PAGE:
Lançado em:
Aug 8, 2000

Sobre o autor

Joe Lieberman is a United States senator representing Connecticut. As the 2000 Democratic vice presidential candidate, he became the first Jew in American history to run for national office on a major-party ticket. With close ties and a wide fan base among Evangelical Christians, a popular speaker at churches and conferences, Lieberman counts top Evangelical leaders including Pastor John Hagee, Joyce Meyer, and Rick Warren as his friends and supporters. Senator Lieberman lives in Stamford and Washington with his wife Hadassah. Together they are the proud parents of four children—Matthew, Rebecca, Ethan and Hana—four granddaughters, Tennessee, Willie, Eden and Madeleine, and a grandson, Yitzhak.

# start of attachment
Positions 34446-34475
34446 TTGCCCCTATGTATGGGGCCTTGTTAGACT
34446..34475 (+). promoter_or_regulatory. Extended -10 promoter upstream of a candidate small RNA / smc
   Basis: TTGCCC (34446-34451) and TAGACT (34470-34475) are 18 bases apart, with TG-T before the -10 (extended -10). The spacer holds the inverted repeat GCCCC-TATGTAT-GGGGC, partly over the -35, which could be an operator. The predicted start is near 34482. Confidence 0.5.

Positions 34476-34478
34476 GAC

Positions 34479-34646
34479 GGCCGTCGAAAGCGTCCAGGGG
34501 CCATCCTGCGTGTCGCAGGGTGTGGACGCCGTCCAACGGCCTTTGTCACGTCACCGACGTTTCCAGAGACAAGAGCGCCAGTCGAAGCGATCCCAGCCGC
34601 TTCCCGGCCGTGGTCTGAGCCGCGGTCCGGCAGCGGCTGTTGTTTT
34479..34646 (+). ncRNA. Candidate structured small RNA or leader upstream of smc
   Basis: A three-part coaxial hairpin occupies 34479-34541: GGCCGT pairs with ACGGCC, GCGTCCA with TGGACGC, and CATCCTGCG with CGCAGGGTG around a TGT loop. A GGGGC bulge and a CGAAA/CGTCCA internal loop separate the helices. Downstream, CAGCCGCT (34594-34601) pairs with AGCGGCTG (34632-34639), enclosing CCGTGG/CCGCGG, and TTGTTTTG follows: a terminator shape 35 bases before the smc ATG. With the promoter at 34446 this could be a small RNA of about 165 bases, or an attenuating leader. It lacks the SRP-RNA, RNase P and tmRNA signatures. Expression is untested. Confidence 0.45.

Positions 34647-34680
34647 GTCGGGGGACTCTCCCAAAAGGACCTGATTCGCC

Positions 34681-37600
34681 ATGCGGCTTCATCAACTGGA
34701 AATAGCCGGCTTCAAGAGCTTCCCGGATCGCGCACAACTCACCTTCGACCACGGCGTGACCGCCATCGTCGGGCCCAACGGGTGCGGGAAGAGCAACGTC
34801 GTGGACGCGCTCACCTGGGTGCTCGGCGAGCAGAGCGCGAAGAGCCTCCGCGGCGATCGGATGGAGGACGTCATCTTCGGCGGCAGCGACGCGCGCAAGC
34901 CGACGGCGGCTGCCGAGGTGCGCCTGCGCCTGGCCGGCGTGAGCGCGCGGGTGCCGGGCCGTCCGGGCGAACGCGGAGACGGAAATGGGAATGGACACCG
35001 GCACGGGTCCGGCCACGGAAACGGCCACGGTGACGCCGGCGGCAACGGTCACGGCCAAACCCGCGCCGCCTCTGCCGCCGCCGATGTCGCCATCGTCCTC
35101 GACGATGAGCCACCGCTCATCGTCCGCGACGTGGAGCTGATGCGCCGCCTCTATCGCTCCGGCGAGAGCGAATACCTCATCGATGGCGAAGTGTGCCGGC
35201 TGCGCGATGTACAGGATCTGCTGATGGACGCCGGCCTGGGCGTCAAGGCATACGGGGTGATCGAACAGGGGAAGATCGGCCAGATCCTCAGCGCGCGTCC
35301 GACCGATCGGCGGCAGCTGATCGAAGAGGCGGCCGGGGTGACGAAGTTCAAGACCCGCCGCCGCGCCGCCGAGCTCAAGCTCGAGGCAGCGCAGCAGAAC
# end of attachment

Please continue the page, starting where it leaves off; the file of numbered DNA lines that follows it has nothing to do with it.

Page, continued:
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In Praise Of Public Life - Joseph I. Lieberman


THERE ARE TIMES, now and then, when my mother will read something critical about me in the newspapers, or she’ll hear the fatigue in my voice during an evening phone conversation from my home in Washington to hers in Connecticut. Sweetheart, she’ll say, in that voice I’ve heard all my life, "do you really need this?"

I laugh and answer, Yes, Mom, I really do need this. I love it.